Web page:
Hans Theliander's track record as a researcher and innovator in the sulphate factory's recycling processes is long. In recent years, he has worked with filtration and extraction of lignin. The process - LignoBoost - is today commercialized and is in operation at two pulp mills in the world. It has the potential to be a central technology in the pulp mills of the future. Hans has also been active in pulp technology research with significant contributions concerning, among other things, heat, and mass transport during cooking and in biorefinery-related studies where mathematical modeling has been central.
Knowledge from different areas is needed to ultimately be able to produce exciting new materials from the forest raw material, here several different specializations in materials and process technology are important. When it comes to the more "chemical" aspects, the whole spectrum is needed from basic chemistry, via applied chemistry to chemical engineering.
“My research area is about the processes needed to produce different types of materials from wood raw material. It may not be quite as “sexy” as the material itself but is of course one of the prerequisites for being able to produce different products from wood material. 20 years ago, the balance was good between chemistry, applied chemistry and chemistry / process technology. At present, there is a great imbalance”, says Hans Theliander.
“Today, it is primarily material technology that has increased. While Chemical engineering has decreased, which is a problem”, says Hans Theliander, not only at Chalmers, but also internationally and this is a problem since engineers with that competence are needed.
“It has been a big loss in the field of chemical engineering or process engineering as it can also be called. 20 years ago, Chalmers really had competence and good momentum in that business. But since then, several professors have retired without new recruitment”, says Hans Theliander.
The challenge has also been observed in the industry, which has been involved in initiating a new bio innovation program called "Resource-smart industrial processes". The goal is to strengthen process / chemical engineering in Sweden. The program is the reason why Hans Theliander still works 40 percent.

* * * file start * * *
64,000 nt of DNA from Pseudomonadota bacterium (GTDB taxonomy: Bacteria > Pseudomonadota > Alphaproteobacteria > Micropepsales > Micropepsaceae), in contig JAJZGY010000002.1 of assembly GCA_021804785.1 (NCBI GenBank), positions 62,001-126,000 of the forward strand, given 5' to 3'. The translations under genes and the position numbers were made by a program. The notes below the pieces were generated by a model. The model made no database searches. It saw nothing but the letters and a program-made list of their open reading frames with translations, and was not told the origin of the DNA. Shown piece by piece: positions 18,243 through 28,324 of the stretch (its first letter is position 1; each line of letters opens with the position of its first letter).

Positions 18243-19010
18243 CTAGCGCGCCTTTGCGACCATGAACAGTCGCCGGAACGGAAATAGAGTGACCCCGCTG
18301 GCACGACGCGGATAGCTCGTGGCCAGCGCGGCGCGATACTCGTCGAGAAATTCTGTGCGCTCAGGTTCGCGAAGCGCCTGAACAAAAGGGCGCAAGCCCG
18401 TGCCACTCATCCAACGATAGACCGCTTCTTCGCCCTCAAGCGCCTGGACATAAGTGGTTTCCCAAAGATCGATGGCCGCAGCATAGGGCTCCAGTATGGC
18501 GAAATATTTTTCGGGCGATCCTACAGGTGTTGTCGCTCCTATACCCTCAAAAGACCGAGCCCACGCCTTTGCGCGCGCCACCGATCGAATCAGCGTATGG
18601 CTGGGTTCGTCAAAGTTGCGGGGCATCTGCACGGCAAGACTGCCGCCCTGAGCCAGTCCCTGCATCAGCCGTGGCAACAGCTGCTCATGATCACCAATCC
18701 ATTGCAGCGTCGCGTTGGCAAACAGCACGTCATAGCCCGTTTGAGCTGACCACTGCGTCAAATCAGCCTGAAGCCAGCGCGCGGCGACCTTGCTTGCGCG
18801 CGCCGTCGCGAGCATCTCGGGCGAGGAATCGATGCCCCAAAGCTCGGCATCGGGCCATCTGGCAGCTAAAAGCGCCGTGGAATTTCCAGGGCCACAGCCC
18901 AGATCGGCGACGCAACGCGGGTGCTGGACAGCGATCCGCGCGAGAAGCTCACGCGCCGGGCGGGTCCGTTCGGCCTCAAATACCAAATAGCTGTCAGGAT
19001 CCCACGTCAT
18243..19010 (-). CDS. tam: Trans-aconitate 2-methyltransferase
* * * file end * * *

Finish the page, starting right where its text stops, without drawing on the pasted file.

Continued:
“The idea is now that Merima Hasani, researcher and associate professor in the field of Forest Industrial Chemical Engineering will take over after me. It is a national program at Chalmers with eleven doctoral students and postdocs and funded by Vinnova, the industry and academy”.
What does the development of process technology mean for the forest industry?
“This is about a lot. Historically, the energy has been quite cheap, which has meant that when these processes was developed the smartest and most energy efficient process solutions was not used. Some improvements have been done during the years but with improved knowledge in chemical engineering and process engineering, it is possible to optimize the processes much further and make them more energy efficient and utilize the forest material better: in the end get a better material yield. If you look at a sulphate pulp factory today - you burn half - and half become pulp fibers. It is a poor material yield. You must increase it. Which has been one of my mantras for the last 15-20 years”, says Hans.
“People are starting to open their eyes to this, after all, wood is the most expensive part when producing pulp. You want as much out of it as possible”, he says.
Hans Theliander's research group has worked with several proposals on how, for example, you can also use branches and tops in a smarter way. Today, fine pulpwood is used as a starting material to make viscose.